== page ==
Skydiving over Parksville Qualicum Beach

NEWS contributor Brenda Gough's first person account of her thrilling leap of faith.

Is it a bird

Is it a bird

Ever wonder where the expression jumping for joy comes from?

The folks at Skydive Vancouver Island can show you.

Operating out of the Qualicum Beach Airport, the drop zone offers heart-pounding thrills and breathtaking scenery.

The new business has one of the closest drop zones in North America to the ocean (1.5 km) offering skydivers a feast for their eyes.

But spectacular views of the ocean, mountains, Sunshine Coast and Gulf Islands are only part of the experience.

Skydiving is one of the most exhilarating sports there is and this intrepid reporter earned her wings on May 28.

Just thinking about the day I did my first tandem free fall brings a smile to my face.

When owner Gord Gauvin suggested I should try skydiving before I interview him about his new business, I jumped at the chance… literally.

I am not exactly an adrenaline junky, but I have done my share of daring things… bungee jumping, white water rafting, zip-lining, scuba diving and extreme skiing.

I’m the one who wants to ride every roller coaster in the theme park over and over.

I like being able to say I have done things most people haven’t and being a reporter provides many opportunities to take a leap of faith.

Greeted by cheerful and happy people, the office was still under construction when I arrived, so I signed away my legal rights in the afternoon sun on the patio.

The paperwork is enough to make anyone second guess what they are about to do, but Gauvin’s partner Allison Cooney made the process easy and relaxing.

Chatting with clients wired after their jumps, I had no hesitation.

They were gushing about the rush of plummeting from thousands of feet in a free fall, and none of them were wounded, so any fear evaporated.

With Cooney leading the way, we strolled out to wait for the next parachutists to arrive, keeping track of them by radio.

Like clockwork we watched two cheering, first-time jumpers float down from the sky and gently hit the earth.

Back at the office I was introduced to Gauvin whose enthusiasm was instantly evident. He was patient, clear and reassuring while getting me geared up, making the process easy to understand.

He went over safety and how to position my body when jumping out and when landing. He repeated the main steps several times so I felt confident.

My videographer, Dennis Harker, aka “Hippie” with his huge smile and good nature, was eager to capture my adventure for posterity.

Taking the leap

The airplane is small and I sat on the floor squished up against my skydive master.

After a few minutes the fields below became small squares and I could almost reach out and touch Mount Arrowsmith.

Then the door opened and cold air rushed in noisily. Gauvin indicated I had to sit on his lap and then attached me to him with metal clips.

Wherever he was going, I was also going.

Barely a moment later, strapped to a person I’d just met, we shuffled backwards to the door.

I inched to the edge, stood on the strut and with my head tilted back my tandem partner said “ready set go.”

Geronimo… off I went with my legs tucked back, tumbling out of a plane at 3,000 metres) 10,000 feet, with frigid air assaulting me as I hurled through the air at 200 km per hour for half a minute.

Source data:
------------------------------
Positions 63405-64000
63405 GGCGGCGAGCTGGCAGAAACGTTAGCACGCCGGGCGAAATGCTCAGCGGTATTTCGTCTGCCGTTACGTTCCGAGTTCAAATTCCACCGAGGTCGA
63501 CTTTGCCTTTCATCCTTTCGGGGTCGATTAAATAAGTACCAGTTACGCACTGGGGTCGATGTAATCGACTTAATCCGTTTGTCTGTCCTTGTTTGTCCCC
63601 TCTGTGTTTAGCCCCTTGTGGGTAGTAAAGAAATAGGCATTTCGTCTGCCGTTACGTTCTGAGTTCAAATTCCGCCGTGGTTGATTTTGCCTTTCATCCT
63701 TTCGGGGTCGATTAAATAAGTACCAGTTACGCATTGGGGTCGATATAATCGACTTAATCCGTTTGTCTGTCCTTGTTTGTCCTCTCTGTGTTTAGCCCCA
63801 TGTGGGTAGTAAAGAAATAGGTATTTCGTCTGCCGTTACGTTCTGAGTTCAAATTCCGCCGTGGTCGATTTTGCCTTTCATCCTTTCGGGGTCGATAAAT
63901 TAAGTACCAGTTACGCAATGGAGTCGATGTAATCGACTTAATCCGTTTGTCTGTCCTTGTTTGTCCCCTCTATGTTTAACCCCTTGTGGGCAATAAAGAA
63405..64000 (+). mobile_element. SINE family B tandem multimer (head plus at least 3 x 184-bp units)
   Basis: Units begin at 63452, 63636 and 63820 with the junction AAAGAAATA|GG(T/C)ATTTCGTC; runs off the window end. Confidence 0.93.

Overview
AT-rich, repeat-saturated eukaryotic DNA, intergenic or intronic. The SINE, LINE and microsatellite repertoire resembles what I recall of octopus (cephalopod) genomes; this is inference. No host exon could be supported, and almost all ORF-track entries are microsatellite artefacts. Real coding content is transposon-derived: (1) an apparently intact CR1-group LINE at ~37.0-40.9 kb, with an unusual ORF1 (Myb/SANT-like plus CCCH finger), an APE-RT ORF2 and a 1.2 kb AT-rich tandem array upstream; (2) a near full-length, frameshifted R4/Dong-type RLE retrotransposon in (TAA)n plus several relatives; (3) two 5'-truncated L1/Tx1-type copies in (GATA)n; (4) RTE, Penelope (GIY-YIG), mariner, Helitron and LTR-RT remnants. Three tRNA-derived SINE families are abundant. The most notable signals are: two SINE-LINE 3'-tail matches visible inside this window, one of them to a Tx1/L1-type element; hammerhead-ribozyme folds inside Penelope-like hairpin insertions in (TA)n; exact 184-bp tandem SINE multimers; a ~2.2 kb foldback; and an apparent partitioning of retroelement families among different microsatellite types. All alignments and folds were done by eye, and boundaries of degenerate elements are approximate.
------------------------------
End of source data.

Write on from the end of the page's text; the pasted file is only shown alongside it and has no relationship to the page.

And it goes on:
Once the canopy opened my perspective went into slow motion.

As you glide softly and graciously through the air like a feather you can see the beautiful landscape below and everything is serene.

Suspended in space, Gauvin turned the canopy and my experience went from amazing to off the chart awesome.

The G-force thrill made me tingle from head to toe, it felt like my first kiss. There wasn’t a cloud in the sky that day but I was on cloud nine.

As we gently floated back to earth I knew my life was never going to be the same.

Skydiving brings business

Gauvin — who started skydiving 21 years ago — does about 400 a year and said Qualicum Beach is the perfect location.

“It is close to the ocean and has some of the best weather in Canada. There used to be a drop zone here back in the early 90s. Unfortunately the owner had a business on the Lower Mainland and couldn’t maintain it,” he said.

There is a drop zone in Campbell River and Victoria but he said having one in Qualicum Beach fills a void.

“We are the mid-Island representation. We are close to the ferries so people can come over from Vancouver and it is a chance to skydive over top of the ocean.”

He said the business will also help the local tourism industry by drawing even more visitors.

“We are adding some diversity to the tourism in Qualicum Beach. People will come up from Victoria and stay in a hotel and eat in the restaurants.”

He said they can’t operate year round but as long as the sky is clear there will be people jumping out of planes over Qualicum Beach.

The Parksville Qualicum Aero Club was instrumental in setting up the new venture and President Jim Hannibal said in the short period the drop zone has been operating the airport has already seen an economic boost.

“It has proven to be the success we thought it would be. Two jumpers bring 20 spectators. It has increased activity at the airport,” he said.

He added The Final Approach restaurant in the airport has seen more customers.

“The town wants to increase the amount of activity at the airport. Bringing people to the airport will also grow our membership.”

Skydive Vancouver Island is participating in the Qualicum Beach Air Show, July 11.

Some of their skilled jumpers will be showing off in the sky above the airport as well there will be a chance to win a free tandem skydive in a draw at the event.

For information e-mail: info@SkydiveVancouverIsland.com or call 250-580-5867.

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